She is very active in the school’s advocacy program and plans to participate in the Prosecutorial Justice Program this fall. She is also a member of the National Black Law Students Association’s Southern Journal of Policy and Justice and will serve as the first editor-in-chief of the law school’s newest journal – the Georgia Criminal Law Review.

Laughlin, who wears her late mother’s pearls during moot court and mock trial competitions, said she gets her advocacy skills from her dad and her passion from her mom. She also credits her dad with her outlook on life. “He teaches me how to get the most out of life and how to keep pushing even when it’s hard,” she said. “If I’m having a bad day, he encourages me not to focus on the negative and wake up ready to fight again the next day. I think that sense of purpose is what a lot of people are missing.”

As a stress reliever Laughlin and her fiancé, Austin Jackson (who is a lawyer in the Athens-Clarke County Attorney’s Office), operate their own baking business – Cakesmith. She said baking is something she looks forward to doing, and she joked about them being a power couple – in both baking and law.

In her “dream legal kingdom” – where there are no limitations – she would pick all of her cases and defend people who cannot afford an attorney. “I think many of us take for granted the fact that we know how to operate within the legal system. It is a luxury, especially to those who lack resources or knowledge – even something as simple as drafting a will or filing a medical malpractice claim is out of reach.”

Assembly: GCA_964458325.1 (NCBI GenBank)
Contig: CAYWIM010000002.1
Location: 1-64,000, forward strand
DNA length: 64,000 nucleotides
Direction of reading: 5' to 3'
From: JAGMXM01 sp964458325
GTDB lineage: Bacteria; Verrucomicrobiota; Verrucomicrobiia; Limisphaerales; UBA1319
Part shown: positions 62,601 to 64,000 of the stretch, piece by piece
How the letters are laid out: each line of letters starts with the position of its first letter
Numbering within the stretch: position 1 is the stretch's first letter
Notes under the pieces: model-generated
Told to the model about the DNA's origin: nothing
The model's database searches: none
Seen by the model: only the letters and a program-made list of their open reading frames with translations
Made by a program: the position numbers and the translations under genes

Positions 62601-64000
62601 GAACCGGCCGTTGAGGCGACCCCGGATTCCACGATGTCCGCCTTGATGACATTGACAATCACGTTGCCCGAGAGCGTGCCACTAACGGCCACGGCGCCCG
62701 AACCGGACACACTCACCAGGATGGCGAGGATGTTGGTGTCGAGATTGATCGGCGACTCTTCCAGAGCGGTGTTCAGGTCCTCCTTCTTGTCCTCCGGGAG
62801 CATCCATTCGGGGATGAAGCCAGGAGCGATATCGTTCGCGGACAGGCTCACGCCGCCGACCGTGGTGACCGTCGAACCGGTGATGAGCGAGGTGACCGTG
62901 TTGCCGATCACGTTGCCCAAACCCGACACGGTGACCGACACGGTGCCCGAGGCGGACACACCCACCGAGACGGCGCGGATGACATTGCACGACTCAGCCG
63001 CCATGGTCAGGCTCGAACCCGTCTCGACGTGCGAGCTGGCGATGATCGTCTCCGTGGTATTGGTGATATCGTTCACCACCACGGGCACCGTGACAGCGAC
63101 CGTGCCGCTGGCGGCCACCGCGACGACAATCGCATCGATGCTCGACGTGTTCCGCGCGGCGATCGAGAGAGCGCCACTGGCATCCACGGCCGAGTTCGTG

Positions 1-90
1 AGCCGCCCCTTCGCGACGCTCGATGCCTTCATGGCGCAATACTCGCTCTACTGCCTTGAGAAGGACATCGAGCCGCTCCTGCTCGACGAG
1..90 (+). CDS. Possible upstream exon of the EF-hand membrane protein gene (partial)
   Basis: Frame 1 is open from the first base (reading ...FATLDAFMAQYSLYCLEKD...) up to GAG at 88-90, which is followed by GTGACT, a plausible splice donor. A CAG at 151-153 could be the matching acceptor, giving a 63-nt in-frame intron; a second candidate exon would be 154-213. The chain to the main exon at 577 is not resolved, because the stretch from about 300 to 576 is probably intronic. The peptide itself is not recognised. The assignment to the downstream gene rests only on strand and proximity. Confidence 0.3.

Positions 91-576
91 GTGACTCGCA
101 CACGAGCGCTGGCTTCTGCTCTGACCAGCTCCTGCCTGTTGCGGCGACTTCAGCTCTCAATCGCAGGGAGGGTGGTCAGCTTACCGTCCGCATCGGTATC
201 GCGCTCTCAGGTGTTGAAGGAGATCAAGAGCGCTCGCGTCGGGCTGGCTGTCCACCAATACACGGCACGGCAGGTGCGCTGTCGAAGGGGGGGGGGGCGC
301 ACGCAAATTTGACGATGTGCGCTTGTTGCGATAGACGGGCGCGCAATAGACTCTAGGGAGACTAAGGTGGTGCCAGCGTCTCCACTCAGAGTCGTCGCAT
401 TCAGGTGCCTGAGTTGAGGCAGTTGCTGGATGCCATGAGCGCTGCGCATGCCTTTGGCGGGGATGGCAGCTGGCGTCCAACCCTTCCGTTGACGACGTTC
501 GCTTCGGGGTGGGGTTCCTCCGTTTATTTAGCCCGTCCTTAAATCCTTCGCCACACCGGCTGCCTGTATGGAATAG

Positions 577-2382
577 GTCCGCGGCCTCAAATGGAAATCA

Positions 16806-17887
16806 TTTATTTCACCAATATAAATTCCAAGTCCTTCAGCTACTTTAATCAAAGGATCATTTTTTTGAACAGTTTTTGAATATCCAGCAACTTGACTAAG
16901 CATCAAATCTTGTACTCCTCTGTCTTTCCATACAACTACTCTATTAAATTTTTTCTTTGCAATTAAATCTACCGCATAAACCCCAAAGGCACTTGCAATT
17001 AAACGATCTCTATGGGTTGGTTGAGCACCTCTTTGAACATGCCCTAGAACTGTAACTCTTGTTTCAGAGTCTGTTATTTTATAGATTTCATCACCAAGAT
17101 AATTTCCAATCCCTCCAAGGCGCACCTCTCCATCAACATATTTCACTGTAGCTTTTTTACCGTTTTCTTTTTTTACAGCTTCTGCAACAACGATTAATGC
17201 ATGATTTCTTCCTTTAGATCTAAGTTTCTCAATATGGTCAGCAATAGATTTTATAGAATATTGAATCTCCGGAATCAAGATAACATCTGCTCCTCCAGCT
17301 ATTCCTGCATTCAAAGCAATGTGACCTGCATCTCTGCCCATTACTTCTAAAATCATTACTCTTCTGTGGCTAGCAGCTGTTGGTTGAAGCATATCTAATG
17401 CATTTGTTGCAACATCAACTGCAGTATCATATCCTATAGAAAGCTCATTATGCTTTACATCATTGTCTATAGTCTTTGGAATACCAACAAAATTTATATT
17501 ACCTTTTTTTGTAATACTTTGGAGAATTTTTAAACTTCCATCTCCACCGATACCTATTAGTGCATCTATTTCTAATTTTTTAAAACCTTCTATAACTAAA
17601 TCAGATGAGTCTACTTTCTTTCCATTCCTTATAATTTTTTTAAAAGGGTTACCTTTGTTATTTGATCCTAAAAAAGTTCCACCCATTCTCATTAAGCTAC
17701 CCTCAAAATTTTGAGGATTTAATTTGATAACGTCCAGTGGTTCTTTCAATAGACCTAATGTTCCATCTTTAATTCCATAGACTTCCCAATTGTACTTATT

Armed with the faith that things work out the way they are supposed to, Laughlin has her sights on making a difference and ultimately becoming a judge here in the Peach State. “If I am going to help anybody, if I am going to serve anybody, I want to do it in Georgia,” she said.


Ellie Williams: Turning a passion into a profession

Ellie WilliamsEllie Williams knew from an early age that she wanted to help others, and the rising third-year student plans to use her law degree to do just that.

A native of Greenville, South Carolina, Williams began working with those in need while a teenager.

“In high school I started doing volunteer work with domestic violence survivors and I really developed a passion for the work,” she said. “Going into college I knew I wanted to be in a helping profession and I knew I probably wanted it to be with domestic and sexual violence survivors.”

After obtaining degrees in sociology and Spanish from Furman University, Williams moved to Nashville for two years, and she worked with a nonprofit agency and the state government.